U.S. Women's Soccer Team Files Federal Wage Discrimination Complaint

USA midfielder Carli Lloyd (10) holds the championship trophy after USA defeated Canada in the 2016 CONCACAF women's Olympic soccer tournament at BBVA Compass Stadium in Houston on February 21. Thomas B. Shea/USA TODAY Sports

Five U.S. women's soccer players filed a federal complaint against U.S. Soccer on Thursday over alleged wage discrimination.

The five players—team co-captains Carli Lloyd and Becky Sauerbrunn, goalkeeper Hope Solo, midfielder Megan Rapinoe and forward Alex Morgan—appeared on NBC's Today show on Thursday morning alongside their lawyer, Jeffrey Kessler. The women, who play on the U.S. Women's National Team, which won the Women's World Cup in 2015 and took Olympic gold in 2012, argue in their filing that their team is far more financially successful than the men's team.

The filing states that the women's team is paid nearly four times less than their male counterparts, despite making almost $20 million more in revenue in 2015.

"It's about equality. It's about equal rights. It's about equal pay." -@HopeSolo pic.twitter.com/YBNs2L8drh

— TODAY (@TODAYshow) March 31, 2016

"We have proven our worth over the years," Lloyd said during the team's interview. "The pay disparity between the men and the women is just too large."

"I've been on this team for a decade and a half, and I've been through numerous [collective bargaining agreement] negotiations, and honestly, not much has changed," Solo said. "We continue to be told we should be grateful just to have the opportunity to play professional soccer, to get paid for doing it."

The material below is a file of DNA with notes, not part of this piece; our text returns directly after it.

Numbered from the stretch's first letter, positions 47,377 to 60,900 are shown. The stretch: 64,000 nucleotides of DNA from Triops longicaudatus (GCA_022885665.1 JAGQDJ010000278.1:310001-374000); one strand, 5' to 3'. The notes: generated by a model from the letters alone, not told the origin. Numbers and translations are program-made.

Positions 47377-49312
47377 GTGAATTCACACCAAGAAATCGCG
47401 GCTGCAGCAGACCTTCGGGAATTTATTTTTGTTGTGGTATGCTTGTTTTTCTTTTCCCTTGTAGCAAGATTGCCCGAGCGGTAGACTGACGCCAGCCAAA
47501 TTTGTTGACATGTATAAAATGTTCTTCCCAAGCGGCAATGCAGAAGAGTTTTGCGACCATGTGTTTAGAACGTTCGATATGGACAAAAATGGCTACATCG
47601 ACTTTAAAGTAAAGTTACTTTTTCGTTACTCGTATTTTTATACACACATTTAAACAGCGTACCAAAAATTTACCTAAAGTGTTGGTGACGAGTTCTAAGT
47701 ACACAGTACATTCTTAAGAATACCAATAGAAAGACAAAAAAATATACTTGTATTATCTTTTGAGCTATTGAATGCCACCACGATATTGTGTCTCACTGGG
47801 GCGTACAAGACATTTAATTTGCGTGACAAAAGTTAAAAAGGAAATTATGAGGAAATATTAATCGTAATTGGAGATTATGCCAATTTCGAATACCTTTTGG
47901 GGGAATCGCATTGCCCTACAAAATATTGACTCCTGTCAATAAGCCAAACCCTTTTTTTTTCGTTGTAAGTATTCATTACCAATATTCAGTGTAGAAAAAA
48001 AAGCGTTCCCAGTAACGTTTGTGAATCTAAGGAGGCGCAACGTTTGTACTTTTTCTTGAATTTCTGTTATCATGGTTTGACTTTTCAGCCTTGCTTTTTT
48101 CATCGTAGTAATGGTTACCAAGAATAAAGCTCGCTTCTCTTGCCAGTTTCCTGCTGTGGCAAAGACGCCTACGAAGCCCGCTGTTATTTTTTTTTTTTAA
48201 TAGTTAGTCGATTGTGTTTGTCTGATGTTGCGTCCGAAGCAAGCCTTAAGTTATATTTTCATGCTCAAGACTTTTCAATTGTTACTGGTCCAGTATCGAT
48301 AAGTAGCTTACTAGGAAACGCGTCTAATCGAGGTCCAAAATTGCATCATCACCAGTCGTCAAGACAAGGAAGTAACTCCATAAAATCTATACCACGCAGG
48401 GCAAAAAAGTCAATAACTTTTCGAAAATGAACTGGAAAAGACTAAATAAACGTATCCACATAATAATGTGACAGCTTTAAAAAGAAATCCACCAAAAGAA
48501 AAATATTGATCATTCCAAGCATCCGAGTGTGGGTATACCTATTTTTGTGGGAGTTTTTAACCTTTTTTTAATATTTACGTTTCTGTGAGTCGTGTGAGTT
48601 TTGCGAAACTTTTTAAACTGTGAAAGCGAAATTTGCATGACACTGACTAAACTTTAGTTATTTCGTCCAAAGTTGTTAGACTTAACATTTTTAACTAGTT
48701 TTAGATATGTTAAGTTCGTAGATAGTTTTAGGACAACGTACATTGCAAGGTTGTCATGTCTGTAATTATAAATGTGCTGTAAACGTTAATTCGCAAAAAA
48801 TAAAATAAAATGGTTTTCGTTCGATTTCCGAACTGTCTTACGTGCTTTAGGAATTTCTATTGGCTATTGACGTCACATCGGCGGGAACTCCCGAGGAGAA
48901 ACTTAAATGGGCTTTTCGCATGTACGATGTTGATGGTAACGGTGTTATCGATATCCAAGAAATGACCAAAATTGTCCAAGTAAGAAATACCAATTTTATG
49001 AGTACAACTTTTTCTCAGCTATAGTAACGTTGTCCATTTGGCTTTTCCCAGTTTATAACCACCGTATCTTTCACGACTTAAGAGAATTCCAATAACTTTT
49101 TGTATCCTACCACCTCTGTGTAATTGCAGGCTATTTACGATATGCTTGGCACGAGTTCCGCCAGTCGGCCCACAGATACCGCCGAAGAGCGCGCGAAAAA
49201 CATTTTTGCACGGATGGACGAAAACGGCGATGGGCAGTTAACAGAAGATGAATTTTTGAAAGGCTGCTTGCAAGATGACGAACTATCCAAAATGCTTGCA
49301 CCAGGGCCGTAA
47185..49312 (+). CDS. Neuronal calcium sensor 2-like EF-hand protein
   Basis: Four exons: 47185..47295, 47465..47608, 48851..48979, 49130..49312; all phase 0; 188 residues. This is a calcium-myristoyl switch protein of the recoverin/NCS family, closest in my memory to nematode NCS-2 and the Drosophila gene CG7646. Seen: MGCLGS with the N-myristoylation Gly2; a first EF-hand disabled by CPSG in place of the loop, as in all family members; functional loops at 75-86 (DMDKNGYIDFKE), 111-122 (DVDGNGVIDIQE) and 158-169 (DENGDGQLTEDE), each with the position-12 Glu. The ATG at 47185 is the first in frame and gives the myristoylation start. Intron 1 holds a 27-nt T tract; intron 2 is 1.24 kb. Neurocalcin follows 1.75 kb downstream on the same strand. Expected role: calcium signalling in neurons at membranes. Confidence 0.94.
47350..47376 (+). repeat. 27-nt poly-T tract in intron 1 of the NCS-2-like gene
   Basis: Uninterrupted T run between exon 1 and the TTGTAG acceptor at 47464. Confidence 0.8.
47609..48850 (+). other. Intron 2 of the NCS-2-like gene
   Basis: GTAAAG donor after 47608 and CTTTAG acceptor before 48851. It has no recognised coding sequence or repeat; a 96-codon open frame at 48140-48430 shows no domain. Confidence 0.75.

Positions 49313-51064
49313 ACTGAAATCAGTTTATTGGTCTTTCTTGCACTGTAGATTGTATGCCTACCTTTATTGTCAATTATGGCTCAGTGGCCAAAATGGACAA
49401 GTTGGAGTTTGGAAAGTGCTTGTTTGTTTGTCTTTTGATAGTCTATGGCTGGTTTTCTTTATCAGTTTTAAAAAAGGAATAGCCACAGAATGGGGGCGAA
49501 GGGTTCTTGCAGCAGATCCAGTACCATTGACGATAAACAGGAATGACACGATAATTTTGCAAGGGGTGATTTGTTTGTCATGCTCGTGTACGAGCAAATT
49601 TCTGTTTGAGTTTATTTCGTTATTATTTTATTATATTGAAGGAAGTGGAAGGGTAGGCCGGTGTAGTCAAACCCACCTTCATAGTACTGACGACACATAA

"The 2015 Women's World Cup broadcast on Fox networks demolished all previous viewership records for not only women's soccer on U.S. television but for soccer in general," U.S. Soccer said in its agenda for the organization's annual general meeting, which was held in San Antonio, Texas, in February. Budget figures included in that agenda show that the women's team is expected to bring in nearly double the revenue of the men's team in 2017: $17.6 million compared with $9 million for their men.

The team's complaint will be submitted to the federal Equal Employment Opportunity Commission. The five women, who said they are filing the complaint on behalf of the entire U.S. women's team, are also expected to call for an investigation into U.S. Soccer.

“I’m sure they are in support of us” -@alexmorgan13 on how male soccer players feel about women filing complaint

— TODAY (@TODAYshow) March 31, 2016

"We understand the Women's National Team Players Association is filing a charge with the Equal Employment Opportunity Commission against U.S. Soccer," the United States Soccer Federation said in a statement on Thursday. "While we have not seen this complaint and can't comment on the specifics of it, we are disappointed about this action. We have been a world leader in women's soccer and are proud of the commitment we have made to building the women's game in the United States over the past 30 years."

The complaint comes shortly after Raymond Moore, the former director of the Indian Wells tennis tournament in California, said women's tennis was "riding on the coattails" of the men's game, and that women players should be paid less than their male counterparts. Tennis star Novak Djokovic waded into the debate, but swiftly walked back comments he made stating men should "fight for more" money because men's games have bigger audiences than women's.